Some Thoughts on NaNo

It’s November, and while I’m not participating in NaNoWriMo, I have in the past and I have friends who are doing it.

At a basic level, NaNo is a 30-day writing challenge, in a similar vein to the month-long personal development projects (PDPs) that are encouraged by Praxis. You spend a month focusing as much time and energy as possible on one goal, one endeavor. At the end, if you’ve spent time each day working toward the goal, you win.

If you don’t write 50k words in November, it doesn’t matter. That’s not the real purpose. If you do, congratulations.

You really win by forming a writing habit and spending focused time working towards a goal, in this case to write a novel, for 30 straight days.

You can make your own rules.

You can set a challenging but obtainable word count goal for yourself. Maybe 50k is too much but you can handle 15 or 20 or even 30k words. Don’t aim so high that you’ll be guaranteed to burn out.

You don’t have to write fiction. You could write poems, blog posts, a non-fiction book, a series of essays. Whatever genre or type of writing you want.

If you really want to, you could decide to do an entirely different month-long project. In fact, I’d encourage you to do some kind of month-long project, NaNo or otherwise.

I’m not doing NaNo, but I am doing a PDP. For the whole month of November, I will be marketing my poetry collection, posting on social media, interacting with people, and creating blog posts and videos about self-publishing.

That’s my project this month.

Tell me about yours in the comments below!

5 30-Day Project Ideas

Next month in Praxis, we’re focusing on portfolio projects. This week we are thinking about and preparing for that. For that reason, here are five ideas for potential projects.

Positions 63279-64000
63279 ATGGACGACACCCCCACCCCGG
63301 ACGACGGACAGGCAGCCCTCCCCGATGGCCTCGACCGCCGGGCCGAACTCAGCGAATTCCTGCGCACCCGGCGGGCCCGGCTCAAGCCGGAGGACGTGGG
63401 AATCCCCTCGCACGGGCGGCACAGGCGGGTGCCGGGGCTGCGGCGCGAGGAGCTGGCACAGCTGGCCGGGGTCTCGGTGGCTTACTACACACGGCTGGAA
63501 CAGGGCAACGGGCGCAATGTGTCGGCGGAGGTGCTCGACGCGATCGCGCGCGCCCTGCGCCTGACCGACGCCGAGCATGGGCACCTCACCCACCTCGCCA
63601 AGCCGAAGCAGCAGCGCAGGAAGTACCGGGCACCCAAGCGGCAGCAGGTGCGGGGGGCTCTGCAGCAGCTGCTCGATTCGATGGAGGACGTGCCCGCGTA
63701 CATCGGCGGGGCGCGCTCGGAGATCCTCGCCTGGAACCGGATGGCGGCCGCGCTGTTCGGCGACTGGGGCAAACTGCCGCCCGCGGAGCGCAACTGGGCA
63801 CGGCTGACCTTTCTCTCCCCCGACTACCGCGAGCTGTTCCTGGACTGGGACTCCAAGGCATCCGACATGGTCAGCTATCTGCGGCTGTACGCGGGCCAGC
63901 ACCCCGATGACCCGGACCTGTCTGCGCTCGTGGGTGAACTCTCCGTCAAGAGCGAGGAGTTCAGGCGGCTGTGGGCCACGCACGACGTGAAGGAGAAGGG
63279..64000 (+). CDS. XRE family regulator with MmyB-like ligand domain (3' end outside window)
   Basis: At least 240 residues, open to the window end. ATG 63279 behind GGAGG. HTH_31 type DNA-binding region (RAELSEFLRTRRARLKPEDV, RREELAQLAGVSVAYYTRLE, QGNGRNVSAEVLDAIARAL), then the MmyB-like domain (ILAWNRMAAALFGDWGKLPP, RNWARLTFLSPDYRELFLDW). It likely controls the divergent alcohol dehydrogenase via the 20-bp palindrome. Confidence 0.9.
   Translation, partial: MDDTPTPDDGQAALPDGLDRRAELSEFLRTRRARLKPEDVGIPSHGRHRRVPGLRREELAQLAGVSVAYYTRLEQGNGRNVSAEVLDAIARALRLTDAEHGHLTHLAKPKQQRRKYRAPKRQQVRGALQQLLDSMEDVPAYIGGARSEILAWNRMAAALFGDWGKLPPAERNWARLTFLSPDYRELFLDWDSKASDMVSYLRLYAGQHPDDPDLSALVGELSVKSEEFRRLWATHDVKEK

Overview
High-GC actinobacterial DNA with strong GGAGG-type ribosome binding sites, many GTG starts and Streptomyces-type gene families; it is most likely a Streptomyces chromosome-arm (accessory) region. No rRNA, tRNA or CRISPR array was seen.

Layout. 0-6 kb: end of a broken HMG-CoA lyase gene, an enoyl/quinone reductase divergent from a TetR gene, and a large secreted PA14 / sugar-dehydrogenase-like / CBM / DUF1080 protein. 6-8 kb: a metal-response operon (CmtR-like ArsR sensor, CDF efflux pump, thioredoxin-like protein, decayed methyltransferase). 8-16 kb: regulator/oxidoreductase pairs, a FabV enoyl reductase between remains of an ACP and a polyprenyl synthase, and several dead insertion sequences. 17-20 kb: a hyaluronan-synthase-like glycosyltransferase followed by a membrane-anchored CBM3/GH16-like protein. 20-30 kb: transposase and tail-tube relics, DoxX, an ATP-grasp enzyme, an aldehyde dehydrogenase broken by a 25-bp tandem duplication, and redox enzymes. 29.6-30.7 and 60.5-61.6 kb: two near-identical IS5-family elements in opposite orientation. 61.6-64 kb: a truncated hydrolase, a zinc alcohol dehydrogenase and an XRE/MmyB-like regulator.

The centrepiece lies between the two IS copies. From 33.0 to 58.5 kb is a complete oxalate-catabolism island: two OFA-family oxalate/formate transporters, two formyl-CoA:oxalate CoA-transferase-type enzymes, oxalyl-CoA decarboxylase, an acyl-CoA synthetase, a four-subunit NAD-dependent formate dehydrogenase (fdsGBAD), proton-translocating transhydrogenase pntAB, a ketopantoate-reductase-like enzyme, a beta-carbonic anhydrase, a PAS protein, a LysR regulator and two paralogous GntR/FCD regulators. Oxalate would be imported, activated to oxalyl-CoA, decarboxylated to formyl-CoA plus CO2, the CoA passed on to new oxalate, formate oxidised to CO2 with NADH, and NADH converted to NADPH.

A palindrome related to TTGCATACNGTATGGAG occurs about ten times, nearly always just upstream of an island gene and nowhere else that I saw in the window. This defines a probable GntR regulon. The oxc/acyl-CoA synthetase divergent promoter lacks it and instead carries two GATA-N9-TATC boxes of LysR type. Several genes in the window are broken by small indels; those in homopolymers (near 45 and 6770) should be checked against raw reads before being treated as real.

1. Market my poetry collection Inside a Writer’s Head by producing blog posts about writing poetry, creating a collection, and self-publishing through BookBaby. Bring people who are interested in writing to me and my collection by teaching them about making their own. I would also share posts on Facebook and Twitter, and I might “boost” some posts. This would include planning and scheduling content, interacting with people on social media, and clearly articulating what I learned while making the collection.
  2. Make Facebook and/or Twitter ads for my poetry collection, targeting people who are interested in writing, poetry, and self-publishing. Make posts compelling to peak interest in the collection so interest turns into sales.
  3. Make a blog post series on making and editing a poetry collection followed by a guide to self-publishing with BookBaby. Supplemental videos that go along with and expand upon the blog posts. Post ideas: choosing an organization method, formatting the collection, choosing a self-publishing method/tool/service, a guide to self-publishing ebooks with BookBaby, a guide to self-publishing physical books with BookBaby.
  4. Starting a consistent YouTube channel. Discussions of projects, short stories I’ve written, video supplementation to Recap posts, conversations with Justine about topics we cover on Over the Invisible Wall, etc.
  5. Complete a second poetry collection, taking it from nothing to published in 30 days. I have a poetry collection that only has a title and a cover image that could work for this. It might not be the best time for this project, though, since I just did this for Inside a Writer’s Head.